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‘We’re still on track, says Motšoane’



IT was Sam Matekane’s rousing call to “revolutionise Lesotho’s economy” that eventually persuaded Moeketsi Motšoane, 45, to join the newly formed Revolution for Prosperity (RFP) party last year.
Almost a year after Matekane was elected Prime Minister, Motšoane remains acutely aware of the huge challenges his party is facing in transforming Lesotho’s anemic economy.
There have been “baby steps” towards economic transformation, but progress all the same, Motšoane says in an interview with thepost at the weekend.

Most of the challenges the business sector is encountering are due to “bad politics” that have been at play for the past five decades following Lesotho’s independence from the British in 1966.

Basotho are paying for the bill for the years of misgovernance, he says.

Matekane, who was elected amid euphoric scenes in October last year, had promised radical economic transformation by creating jobs for thousands of Basotho and reversing the political rot.

That is still to be realised, almost a year after he took office.

But for Motšoane that is not a sign of failure. Instead, he thinks Matekane is still on track to achieve most of his electoral promises. Chief among the key promises he made was to breathe life into Lesotho’s comatose economy.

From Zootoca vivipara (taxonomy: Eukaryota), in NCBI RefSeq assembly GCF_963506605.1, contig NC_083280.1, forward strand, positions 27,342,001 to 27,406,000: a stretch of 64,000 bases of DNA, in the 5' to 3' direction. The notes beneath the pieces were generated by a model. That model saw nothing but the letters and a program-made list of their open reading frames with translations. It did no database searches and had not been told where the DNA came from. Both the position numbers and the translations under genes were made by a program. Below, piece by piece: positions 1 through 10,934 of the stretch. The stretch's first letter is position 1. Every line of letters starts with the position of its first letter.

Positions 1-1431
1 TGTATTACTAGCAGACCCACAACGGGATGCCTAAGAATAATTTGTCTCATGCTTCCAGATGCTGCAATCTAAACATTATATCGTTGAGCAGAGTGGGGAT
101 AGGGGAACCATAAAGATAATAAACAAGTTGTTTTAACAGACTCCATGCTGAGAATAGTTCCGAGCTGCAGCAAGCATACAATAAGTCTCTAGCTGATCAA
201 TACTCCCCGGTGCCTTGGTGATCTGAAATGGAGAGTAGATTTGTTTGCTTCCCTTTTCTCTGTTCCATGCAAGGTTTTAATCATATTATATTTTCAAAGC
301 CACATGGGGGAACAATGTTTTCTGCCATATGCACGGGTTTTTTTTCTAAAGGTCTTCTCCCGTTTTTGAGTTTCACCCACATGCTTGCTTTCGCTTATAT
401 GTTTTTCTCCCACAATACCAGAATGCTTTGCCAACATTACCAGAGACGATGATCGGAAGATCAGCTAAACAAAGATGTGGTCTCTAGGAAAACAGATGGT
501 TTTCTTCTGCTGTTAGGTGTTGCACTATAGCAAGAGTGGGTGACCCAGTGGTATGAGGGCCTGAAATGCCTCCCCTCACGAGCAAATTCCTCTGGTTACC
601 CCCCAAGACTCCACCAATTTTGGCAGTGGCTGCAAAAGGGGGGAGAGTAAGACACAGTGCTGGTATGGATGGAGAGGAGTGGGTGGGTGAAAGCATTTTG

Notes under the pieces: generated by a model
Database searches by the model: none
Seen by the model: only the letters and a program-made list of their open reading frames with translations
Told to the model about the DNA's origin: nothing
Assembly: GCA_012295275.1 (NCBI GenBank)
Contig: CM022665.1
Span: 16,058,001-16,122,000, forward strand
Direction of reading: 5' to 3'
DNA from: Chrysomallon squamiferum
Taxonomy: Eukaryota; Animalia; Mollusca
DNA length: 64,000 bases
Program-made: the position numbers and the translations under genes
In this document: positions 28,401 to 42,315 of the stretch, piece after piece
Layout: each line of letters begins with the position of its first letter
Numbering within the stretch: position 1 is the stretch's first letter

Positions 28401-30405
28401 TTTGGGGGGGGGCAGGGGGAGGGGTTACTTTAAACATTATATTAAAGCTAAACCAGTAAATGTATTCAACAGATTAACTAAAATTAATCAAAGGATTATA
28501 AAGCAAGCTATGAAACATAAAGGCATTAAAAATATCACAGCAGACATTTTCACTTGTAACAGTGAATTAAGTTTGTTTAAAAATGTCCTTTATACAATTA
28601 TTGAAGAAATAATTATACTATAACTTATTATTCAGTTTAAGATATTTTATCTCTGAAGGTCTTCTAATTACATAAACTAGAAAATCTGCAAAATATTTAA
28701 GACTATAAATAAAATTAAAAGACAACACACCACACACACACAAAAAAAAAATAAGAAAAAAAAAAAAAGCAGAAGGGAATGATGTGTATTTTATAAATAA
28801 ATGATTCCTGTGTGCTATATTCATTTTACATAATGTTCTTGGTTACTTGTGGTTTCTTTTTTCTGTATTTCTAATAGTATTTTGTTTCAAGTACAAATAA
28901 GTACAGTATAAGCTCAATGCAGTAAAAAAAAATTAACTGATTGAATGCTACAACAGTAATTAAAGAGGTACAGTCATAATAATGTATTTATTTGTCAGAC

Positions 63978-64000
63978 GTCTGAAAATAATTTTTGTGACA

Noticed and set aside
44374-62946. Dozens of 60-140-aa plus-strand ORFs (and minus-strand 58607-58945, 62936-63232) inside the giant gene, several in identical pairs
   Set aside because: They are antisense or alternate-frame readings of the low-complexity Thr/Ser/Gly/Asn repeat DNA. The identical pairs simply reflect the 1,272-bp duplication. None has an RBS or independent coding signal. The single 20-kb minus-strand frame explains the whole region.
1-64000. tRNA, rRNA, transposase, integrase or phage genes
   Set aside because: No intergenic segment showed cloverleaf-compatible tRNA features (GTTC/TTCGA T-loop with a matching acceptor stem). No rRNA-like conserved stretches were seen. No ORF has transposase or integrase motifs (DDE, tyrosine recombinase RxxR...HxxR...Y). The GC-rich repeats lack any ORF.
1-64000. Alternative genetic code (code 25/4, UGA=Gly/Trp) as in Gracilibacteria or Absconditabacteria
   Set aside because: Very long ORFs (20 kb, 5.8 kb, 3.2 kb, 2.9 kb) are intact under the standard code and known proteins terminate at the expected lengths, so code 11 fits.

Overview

“What the RFP has promised Basotho will not happen overnight,” he says. “But we are still on track.”

Motšoane says Matekane’s initial idea was to form a political party that would be business-friendly and be driven by businesspeople. That idea was later dumped, opening up the party to every Mosotho.

While that saw the RFP grow its base, it also brought in shady characters who are now brewing trouble for the party.

“They came here with the old mentality of fighting over seats,” Motšoane says.

The RFP is currently in the throes of a bitter internal wrangle that last weekend saw two top MPs, who include Dr Mahali Phamotse, suspended from the party for a period of six years. Another MP is Thuso Makhalanyane from Abia constituency.

Lithoteng MP Kobeli Letlailana was later slapped with the same suspension on Tuesday.

This means three MPs have been suspended from the party.

The decision to suspend the MPs was unprecedented and served to officially confirm that the party was in trouble.

Motšoane however remains buoyant, insisting Matekane remains in complete control of the ship of state, despite the challenges.

“Our fights are not that bad,” he says, in what appeared to be a feeble attempt to downplay the crisis.

He says the RFP government was elected to work for the people and those bent on enriching themselves should leave the party.

Motšoane says for years politicians saw politics as a vehicle for accumulation. They were taking politics as “work”, he says.

“Our argument is that we should work for Basotho and not ourselves,” he says.

He says the biggest problem is that some politicians think things have to happen for them as individuals.